Indicate your required payment schedule by month.

Please ensure that if you are working with subcontractors you explain how you will maintain freedom to operate and fulfil the IP requirements detailed in the contract. Allow for the preparation of a detailed plan for phase 2, towards the end of phase 1

You must upload a project plan or Gantt chart as an appendix in PDF format no larger than 10MB and up to 2 A4 pages. The font must be legible at 100% zoom.

Download and complete the milestone template.

Your milestones must be:

  • clear
  • defined using SMART (specific, measurable, achievable, realistic and time-bound) criteria
  • associated with the appropriate deliverables and payments

Once you have completed the milestone template it must be uploaded in a PDF format to this question. The font must be legible at 100% zoom.

This question will be assessed against these assessment criteria: ‘Does the proposal show a clear plan for establishing technical and commercial feasibility and the development of a working prototype? Is there a clear management plan? What are the main technical, commercial and environmental risks to project success? Will these be effectively managed? Are the milestones and evaluation procedures appropriate?’

Question 5. Technical team and expertise

Provide a brief description of your technical team. Include the expertise of each team member or subcontractor that is relevant to your application, outlining why they are critical to the project’s success and how much of their time will be spent on the project.

This question will be scored against this assessment criterion: ‘Does the applicant have the skills, capabilities and experience to deliver the intended benefits?’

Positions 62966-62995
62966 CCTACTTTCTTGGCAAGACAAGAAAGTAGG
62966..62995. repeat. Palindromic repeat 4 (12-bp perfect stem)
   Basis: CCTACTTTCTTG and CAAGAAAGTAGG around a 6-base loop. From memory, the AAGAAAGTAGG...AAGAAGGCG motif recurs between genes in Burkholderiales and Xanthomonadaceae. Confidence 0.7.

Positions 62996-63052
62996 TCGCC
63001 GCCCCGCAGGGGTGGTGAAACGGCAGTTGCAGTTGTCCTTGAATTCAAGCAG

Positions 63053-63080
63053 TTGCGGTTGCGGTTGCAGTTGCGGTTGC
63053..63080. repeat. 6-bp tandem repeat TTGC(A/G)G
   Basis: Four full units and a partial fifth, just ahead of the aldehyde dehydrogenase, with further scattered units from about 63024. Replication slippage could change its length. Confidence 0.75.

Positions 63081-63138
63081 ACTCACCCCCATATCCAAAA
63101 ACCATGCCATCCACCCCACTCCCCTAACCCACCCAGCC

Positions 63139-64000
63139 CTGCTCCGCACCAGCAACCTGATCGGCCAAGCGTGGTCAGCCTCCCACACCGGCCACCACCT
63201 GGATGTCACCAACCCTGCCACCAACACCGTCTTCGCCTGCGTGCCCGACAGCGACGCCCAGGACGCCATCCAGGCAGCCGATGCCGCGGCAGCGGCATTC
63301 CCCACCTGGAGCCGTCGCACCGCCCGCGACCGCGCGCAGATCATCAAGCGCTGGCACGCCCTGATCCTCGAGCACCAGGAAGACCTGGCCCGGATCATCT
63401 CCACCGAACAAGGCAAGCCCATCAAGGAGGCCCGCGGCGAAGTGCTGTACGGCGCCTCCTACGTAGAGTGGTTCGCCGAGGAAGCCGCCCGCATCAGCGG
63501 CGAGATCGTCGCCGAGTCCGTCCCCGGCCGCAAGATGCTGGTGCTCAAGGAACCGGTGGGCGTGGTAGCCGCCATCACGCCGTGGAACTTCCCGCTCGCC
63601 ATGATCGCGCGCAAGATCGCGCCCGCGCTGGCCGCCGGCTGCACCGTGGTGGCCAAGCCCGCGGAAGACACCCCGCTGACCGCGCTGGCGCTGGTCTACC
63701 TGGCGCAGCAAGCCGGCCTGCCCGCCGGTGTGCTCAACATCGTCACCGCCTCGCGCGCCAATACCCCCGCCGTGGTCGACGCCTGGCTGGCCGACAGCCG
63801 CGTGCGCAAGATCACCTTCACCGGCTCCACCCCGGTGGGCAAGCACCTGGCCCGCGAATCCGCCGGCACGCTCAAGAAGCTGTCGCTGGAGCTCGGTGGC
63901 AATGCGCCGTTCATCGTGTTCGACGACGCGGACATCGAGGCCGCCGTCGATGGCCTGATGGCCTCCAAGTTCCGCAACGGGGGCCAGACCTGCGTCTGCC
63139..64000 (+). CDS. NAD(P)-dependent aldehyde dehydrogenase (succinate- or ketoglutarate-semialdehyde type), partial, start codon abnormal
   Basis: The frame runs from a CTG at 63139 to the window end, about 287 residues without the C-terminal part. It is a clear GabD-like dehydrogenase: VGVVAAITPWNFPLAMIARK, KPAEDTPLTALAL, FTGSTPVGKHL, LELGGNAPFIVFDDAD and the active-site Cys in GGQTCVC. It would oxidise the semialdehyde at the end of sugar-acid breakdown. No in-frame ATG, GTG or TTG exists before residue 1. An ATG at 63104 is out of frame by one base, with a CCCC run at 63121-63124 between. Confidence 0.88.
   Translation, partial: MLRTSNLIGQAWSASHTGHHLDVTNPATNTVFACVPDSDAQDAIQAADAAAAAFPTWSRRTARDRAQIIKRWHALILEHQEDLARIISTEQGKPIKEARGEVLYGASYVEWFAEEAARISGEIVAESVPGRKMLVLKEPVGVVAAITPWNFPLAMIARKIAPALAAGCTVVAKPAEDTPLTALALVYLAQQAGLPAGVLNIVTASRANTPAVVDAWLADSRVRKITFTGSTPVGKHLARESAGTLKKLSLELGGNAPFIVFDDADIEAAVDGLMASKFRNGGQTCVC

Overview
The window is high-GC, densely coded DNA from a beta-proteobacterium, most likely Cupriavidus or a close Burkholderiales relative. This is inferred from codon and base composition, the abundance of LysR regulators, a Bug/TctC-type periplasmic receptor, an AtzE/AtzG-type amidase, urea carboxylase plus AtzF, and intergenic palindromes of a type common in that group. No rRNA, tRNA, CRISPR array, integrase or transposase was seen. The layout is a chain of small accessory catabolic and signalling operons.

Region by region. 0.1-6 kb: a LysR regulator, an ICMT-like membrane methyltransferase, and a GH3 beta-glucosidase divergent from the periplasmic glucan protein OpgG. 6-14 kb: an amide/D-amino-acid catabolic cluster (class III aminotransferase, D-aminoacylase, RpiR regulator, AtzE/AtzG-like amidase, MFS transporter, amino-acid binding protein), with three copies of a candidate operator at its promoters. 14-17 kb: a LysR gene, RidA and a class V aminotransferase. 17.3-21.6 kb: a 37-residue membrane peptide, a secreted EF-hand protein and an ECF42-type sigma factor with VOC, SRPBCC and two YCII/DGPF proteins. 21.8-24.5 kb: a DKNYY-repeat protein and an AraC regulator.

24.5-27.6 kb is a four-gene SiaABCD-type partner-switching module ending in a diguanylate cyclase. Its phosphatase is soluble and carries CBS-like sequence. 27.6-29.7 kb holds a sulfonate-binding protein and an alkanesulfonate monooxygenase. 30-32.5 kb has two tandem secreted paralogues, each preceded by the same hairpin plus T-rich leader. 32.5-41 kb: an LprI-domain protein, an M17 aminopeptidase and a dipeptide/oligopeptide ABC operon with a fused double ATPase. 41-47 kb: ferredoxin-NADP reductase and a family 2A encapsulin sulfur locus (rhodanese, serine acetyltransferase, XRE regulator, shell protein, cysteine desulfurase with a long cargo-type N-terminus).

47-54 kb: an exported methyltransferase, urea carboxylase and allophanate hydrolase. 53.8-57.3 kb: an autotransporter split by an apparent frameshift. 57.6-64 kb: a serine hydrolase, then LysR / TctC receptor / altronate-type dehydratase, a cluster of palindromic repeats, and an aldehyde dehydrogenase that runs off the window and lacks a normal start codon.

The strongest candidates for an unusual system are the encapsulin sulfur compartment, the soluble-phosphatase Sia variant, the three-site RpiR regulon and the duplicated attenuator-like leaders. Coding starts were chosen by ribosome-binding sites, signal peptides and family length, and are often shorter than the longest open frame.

Question 6. Costs and value for money

How much will the project cost for phase 1? How does it represent value for money for the team and the taxpayer?

Describe or explain:

  • the total eligible project costs, inclusive of VAT, you are requesting in terms of the project goals
  • how this project represents value for money for you and the taxpayer

You can submit a single appendix as a spreadsheet no larger than 10MB and up to 2 A4 pages long to support your answer. The font must be legible at 100% zoom.

Indicate your potential costs for phase 2. Progression to phase 2 depends on your success in phase 1.

Costs quoted must reflect actual costs at a “fair market value” and not include profit.

Full Economic Cost (FEC) calculations are not relevant for SBRI competitions. SBRI is a competitive process and applications will come from a variety of organisations. Whatever calculation you use to arrive at your total eligible project costs your application will be assessed against applications from other organisations. Bear this in mind when calculating your total eligible project costs. You can include overheads but remember that this is a competitive process.

You will be asked if you are VAT registered before entering your project costs. If you are a VAT registered organisation you will not need to enter your costs inclusive of VAT as the application form will calculate the VAT for you.

Total cost must include VAT. VAT is the responsibility of the invoicing business, and applications must list total costs inclusive of VAT. If you are not VAT registered, then you can quote without VAT but you will not be able to increase invoice values to cover VAT later on.